Encyclopedia … combined with a great Buyer's Guide!

Sponsors:     and others

Fiber Amplifiers: More ASE for Larger Core with Higher NA?

Posted on 2007-08-06 as a part of the Photonics Spotlight (available as e-mail newsletter!)

Permanent link: https://www.rp-photonics.com/spotlight_2007_08_06.html

Author: , RP Photonics Consulting GmbH

Abstract: It is often believed that a fiber amplifier with large core and/or higher NA exhibits stronger ASE. However, this is not true for single-mode amplifiers. The article explains why.

Dr. Rüdiger Paschotta

Ref.: encyclopedia articles on amplified spontaneous emission and fiber amplifiers

There are models for calculating the power of amplified spontaneous emission (ASE) in a fiber amplifier, which are using a kind of “capture fraction” for spontaneous emission. The idea is simple: spontaneous emission goes in all directions, and only some fraction of the total power, which goes into a certain cone around the fiber axis, will be guided, because all other light either has a too large angle of incidence at the core/cladding interface to experience total internal reflection, or simply travels in backward direction. So one expects a higher ASE power for an active fiber with higher numerical aperture (NA), and also for fibers with large core area.

Although all this looks pretty reasonable, the application of such a model to a single-mode fiber is totally wrong, and this is often overlooked. If the fiber is single-mode, and for simplicity we consider a loss-less fiber with a four-level gain medium (as for a neodymium-doped fiber), the power spectral density of ASE depends only on the magnitude of the generated gain. This means that if you slowly increase the core diameter or the NA, the ASE power stays constant as long as single-mode guidance is preserved! At that point, you get a jump in ASE power, as in a multimode fiber the above statement applies to very single mode. As you go to a strongly multimode fiber, you get into a regime where the above mentioned capture fraction model becomes a good approximation.

So what is the problem with that model in single-mode or few-mode situations? It is of course that effectively one uses a simple ray picture, disregarding the wave nature of light. What also helps is of course a basic knowledge of quantum noise phenomena.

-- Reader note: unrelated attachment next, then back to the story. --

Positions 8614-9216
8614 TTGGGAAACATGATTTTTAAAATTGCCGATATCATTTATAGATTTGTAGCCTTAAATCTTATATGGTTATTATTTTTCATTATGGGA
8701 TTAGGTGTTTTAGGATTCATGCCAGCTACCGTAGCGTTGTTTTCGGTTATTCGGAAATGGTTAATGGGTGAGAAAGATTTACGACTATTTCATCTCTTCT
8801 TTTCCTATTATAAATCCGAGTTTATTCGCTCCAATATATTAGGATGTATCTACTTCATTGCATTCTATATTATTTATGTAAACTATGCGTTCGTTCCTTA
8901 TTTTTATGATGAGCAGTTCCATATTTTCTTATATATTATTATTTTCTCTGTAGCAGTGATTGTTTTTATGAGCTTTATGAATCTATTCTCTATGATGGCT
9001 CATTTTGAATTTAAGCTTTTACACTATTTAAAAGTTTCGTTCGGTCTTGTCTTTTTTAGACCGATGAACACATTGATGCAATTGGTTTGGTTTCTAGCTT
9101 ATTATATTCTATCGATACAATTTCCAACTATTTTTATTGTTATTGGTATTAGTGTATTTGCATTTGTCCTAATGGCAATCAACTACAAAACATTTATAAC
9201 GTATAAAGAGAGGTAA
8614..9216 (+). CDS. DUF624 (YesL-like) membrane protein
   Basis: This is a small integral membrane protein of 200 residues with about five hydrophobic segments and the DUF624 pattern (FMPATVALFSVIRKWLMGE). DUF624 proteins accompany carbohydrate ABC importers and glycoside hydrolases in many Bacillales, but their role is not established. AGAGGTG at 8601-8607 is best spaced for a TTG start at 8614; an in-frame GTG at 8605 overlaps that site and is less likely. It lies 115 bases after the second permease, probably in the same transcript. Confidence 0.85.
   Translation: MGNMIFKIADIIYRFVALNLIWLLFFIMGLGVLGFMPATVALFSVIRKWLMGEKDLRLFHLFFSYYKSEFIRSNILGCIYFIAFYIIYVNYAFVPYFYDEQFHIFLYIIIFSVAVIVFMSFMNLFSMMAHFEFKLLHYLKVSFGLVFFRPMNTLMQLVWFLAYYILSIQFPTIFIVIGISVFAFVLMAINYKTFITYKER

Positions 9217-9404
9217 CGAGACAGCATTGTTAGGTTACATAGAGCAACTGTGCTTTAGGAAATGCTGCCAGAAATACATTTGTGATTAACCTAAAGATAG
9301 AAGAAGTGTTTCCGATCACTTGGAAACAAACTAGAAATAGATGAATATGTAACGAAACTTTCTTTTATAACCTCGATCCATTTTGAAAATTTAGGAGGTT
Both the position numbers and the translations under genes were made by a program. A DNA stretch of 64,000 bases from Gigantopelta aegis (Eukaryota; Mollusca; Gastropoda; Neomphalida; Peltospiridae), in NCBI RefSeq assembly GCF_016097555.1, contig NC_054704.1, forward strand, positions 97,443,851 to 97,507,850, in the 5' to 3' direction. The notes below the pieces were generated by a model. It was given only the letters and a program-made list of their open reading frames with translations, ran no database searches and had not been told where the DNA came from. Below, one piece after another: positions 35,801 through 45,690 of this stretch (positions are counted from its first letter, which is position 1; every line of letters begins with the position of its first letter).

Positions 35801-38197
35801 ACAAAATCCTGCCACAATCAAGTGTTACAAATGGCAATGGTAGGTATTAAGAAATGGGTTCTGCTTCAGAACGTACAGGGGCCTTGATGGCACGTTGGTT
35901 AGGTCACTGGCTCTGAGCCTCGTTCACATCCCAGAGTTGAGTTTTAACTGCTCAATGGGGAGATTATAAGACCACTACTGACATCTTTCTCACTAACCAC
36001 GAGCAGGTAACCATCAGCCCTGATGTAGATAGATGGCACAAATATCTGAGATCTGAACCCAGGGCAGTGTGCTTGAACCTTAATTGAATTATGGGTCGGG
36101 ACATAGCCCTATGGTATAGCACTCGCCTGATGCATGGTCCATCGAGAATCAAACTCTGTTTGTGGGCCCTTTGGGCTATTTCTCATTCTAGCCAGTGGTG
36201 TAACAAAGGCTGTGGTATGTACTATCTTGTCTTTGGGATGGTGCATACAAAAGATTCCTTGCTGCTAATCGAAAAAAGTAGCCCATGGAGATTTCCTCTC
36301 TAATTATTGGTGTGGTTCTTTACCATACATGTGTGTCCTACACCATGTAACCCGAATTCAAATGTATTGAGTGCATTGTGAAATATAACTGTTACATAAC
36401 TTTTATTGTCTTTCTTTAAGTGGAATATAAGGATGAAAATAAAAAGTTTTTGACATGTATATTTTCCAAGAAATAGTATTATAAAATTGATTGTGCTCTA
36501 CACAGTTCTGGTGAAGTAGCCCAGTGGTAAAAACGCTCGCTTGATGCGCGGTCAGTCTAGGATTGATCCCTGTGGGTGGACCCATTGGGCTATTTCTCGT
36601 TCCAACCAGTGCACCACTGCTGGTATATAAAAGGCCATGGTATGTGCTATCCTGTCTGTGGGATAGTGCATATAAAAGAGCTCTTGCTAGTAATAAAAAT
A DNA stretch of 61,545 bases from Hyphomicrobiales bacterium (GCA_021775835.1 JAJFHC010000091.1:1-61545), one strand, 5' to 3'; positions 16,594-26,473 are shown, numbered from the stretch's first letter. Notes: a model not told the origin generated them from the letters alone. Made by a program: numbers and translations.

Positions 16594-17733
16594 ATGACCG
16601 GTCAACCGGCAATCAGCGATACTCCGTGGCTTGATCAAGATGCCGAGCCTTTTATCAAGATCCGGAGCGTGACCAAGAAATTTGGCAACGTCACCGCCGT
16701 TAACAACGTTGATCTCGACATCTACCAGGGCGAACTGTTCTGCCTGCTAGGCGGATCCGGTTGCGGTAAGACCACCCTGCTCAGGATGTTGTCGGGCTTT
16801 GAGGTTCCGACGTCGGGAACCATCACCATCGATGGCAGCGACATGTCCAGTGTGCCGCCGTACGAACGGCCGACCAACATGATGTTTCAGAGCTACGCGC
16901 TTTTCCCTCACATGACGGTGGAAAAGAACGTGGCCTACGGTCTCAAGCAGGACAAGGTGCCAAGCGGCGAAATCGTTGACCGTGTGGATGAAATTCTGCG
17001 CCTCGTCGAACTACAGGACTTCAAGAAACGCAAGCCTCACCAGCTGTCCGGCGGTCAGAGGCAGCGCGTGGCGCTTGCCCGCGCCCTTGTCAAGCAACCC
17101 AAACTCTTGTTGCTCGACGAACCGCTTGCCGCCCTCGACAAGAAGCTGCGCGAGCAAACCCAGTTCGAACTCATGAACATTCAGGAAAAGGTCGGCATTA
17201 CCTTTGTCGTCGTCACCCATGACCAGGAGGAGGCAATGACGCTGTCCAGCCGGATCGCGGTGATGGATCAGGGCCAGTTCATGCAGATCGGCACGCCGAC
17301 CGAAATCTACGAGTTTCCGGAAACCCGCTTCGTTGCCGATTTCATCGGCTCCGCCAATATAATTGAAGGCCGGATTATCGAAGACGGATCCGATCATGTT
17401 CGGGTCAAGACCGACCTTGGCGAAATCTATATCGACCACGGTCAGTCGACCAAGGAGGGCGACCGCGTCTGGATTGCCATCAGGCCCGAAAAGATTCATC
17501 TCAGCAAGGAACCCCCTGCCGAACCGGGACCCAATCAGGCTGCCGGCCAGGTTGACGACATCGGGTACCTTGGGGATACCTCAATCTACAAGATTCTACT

This article is a posting of the Photonics Spotlight, authored by Dr. Rüdiger Paschotta. You may link to this page and cite it, because its location is permanent. See also the RP Photonics Encyclopedia.

Note that you can also receive the articles in the form of a newsletter or with an RSS feed.

Questions and Comments from Users

Here you can submit questions and comments. As far as they get accepted by the author, they will appear above this paragraph together with the author’s answer. The author will decide on acceptance based on certain criteria. Essentially, the issue must be of sufficiently broad interest.

Please do not enter personal data here; we would otherwise delete it soon. (See also our privacy declaration.) If you wish to receive personal feedback or consultancy from the author, please contact him e.g. via e-mail.

Your question or comment:

Spam check:

  (Please enter the sum of thirteen and three in the form of digits!)

By submitting the information, you give your consent to the potential publication of your inputs on our website according to our rules. (If you later retract your consent, we will delete those inputs.) As your inputs are first reviewed by the author, they may be published with some delay.

preview

If you like this page, please share the link with your friends and colleagues, e.g. via social media:

These sharing buttons are implemented in a privacy-friendly way!